A Natural History of Dragons
I adore stories with dragons in them. I grew up with Anne MacCaffrey’s Pern books, and Naomi Novik’s Temeraire series of historical fantasies is among my favorites. So I jumped at the opportunity to review Marie Brennan’s A Natural History of Dragons: A Memoir by Lady Trent, the first installment in a series of fantasy novels set in an alternative 19th century. The author had me at this passage in the prologue: “Be warned, then: the collected volumes of this series will contain frozen mountains, foetid swamps, hostile foreigners, hostile fellow countrymen, the occasional hostile family member, bad decisions, misadventures in orienteering, diseases of an unromantic sort, and a plenitude of mud. You continue at your own risk.”
The novel begins with the now old first-person narrator announcing that as an addendum to her scientific publications, which she assumes the reader to be familiar with, she proposes to tell the adventures that form the basis for the scientific discoveries that have made her famous. The narrative proper starts with the heroine, Isabella Hendemore, growing up as the only daughter (among several boys) of a wealthy landowner in Scirland (the equivalent of Britain; all places in the book bear imaginary names, but are – so far – based on real nations or cultures). Isabella has been fascinated by dragons from her early youth, trying to conserve dragonfly-like small species, and tricking her father into ordering books about dragons for his library.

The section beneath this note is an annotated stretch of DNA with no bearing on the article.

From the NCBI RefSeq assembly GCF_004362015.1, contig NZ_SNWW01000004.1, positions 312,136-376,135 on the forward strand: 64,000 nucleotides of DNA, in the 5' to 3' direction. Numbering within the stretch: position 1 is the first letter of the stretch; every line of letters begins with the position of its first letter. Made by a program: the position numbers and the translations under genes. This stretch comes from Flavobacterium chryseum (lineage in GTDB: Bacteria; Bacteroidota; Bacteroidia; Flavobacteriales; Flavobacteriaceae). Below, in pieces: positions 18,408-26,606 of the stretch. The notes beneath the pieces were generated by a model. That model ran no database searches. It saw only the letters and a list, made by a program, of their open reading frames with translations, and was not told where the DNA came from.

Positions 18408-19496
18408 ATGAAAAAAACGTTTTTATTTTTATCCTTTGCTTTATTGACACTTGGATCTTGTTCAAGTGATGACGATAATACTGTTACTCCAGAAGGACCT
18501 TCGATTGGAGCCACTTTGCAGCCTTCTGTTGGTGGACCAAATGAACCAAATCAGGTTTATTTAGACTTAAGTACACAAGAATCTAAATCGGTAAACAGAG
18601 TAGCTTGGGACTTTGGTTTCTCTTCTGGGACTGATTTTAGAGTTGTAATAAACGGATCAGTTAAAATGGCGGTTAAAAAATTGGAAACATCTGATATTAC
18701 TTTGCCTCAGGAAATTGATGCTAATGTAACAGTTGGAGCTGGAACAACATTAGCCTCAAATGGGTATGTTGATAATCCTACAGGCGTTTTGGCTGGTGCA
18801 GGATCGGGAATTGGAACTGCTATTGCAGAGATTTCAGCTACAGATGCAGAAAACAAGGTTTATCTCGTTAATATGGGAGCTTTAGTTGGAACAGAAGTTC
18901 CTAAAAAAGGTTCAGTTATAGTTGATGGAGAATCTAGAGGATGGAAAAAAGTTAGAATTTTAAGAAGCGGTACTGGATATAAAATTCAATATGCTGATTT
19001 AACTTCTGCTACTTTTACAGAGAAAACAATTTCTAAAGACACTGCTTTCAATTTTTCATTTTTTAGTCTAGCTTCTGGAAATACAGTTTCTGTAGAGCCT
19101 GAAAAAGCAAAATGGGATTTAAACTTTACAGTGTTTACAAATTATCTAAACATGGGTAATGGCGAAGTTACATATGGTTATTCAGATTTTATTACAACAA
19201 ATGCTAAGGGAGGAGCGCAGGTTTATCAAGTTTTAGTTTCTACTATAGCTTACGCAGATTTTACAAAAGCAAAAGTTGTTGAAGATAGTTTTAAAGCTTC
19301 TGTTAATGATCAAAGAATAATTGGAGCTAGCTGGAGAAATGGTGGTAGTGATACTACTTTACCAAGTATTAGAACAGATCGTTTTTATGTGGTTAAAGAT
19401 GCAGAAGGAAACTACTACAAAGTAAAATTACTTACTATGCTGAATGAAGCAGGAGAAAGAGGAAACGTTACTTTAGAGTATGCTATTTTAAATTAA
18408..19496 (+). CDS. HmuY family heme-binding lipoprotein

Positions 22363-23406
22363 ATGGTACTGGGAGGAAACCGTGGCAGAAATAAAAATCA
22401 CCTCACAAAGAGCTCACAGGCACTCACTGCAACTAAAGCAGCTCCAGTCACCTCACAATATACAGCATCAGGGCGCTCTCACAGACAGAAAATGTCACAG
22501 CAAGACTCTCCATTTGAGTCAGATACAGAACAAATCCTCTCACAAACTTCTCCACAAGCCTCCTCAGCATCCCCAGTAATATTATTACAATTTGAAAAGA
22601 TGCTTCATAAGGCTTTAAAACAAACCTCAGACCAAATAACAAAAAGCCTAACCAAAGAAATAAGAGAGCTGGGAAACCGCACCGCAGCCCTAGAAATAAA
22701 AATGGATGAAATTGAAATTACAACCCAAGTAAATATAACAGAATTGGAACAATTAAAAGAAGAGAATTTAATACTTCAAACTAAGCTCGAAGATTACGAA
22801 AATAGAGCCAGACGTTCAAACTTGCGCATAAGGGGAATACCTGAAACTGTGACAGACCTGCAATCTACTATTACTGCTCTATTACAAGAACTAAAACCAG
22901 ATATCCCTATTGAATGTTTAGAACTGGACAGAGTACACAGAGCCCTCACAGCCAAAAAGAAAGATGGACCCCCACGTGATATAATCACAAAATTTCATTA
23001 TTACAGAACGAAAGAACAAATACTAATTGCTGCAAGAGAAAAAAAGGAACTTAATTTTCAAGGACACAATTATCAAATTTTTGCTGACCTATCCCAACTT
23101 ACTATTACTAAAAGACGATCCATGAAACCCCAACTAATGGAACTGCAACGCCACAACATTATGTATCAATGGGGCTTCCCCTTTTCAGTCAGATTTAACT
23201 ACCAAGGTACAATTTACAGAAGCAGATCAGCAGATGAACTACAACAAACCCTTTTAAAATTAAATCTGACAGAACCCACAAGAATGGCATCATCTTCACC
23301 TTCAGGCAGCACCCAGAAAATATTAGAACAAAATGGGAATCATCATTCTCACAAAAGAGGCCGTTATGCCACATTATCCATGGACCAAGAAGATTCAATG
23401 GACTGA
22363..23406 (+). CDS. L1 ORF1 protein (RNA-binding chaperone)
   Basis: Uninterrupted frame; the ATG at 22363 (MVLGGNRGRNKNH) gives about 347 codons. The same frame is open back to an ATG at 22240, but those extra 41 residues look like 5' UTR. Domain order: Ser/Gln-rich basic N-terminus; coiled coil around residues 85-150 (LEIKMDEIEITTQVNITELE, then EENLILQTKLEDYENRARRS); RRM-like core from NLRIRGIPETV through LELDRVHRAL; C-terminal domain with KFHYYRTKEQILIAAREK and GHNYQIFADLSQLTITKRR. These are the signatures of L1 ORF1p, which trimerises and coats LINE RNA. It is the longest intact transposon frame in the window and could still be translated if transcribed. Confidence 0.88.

When she is old enough to have a season in Falchester (London), her father surprises her by handing her a list of men whom he knows to have a copy of A Natural History of Dragons, the most comprehensive study on dragons at that time, in their libraries, and might be just open-minded enough to not mind a wife having scientific interests. Isabella comes across Jacob Camherst, one of the gentlemen on the list, in the king’s menagerie, pursues the acquaintance, and when Jacob asks for her hand, she accepts him gladly. Isabella’s early happiness is soon overshadowed by a miscarriage followed by depression, and in order to cheer up again, she once more takes up her dragon studies with great enthusiasm. When an opportunity opens up for Jacob to join an expedition to Vystrana (a Hungary of sorts), she first gets him to agree and then to permit her to come along.
Because everything is told from Isabella’s point-of-view, she is both easy and difficult to like. The enthusiasm and seriousness with which she follows her interests make her appealing, and the descriptions of the dragons and her research made me wish to observe over her shoulder, or at least watch a documentary about the dragons on the Discovery Channel. Marie Brennan does a great job in portraying the devotion and single-mindedness of the true scientist. With that comes the negative side to Isabella’s character: She is incredibly stubborn as well as endlessly and unabashedly manipulative to achieve her goals. Again this fits with the scientist’s mindset, but it makes her border on TSTL at some points (which, to give her her due, she always acknowledges in retrospect). With Isabella so much focused on dragons, the other characters remain rather opaque for greater lengths of the novel. This fits the overall tone, but makes them rather difficult to relate to until comparatively late into the story.
While there are certain romantic elements to the story, this novel is not a romance. However, the world-building is magnificent. The dragons are a delight, both majestic and dangerous. The landscapes are equally dramatic, and I enjoyed the way the foreign culture and the protagonists’ reactions were depicted.
I enjoyed reading A Natural History of Dragons a lot, and am looking forward very much to the next volume in the series. Because of the distance I felt to most of the characters and partly even to Isabella, the book does not quite reach DIK status, but it comes pretty close.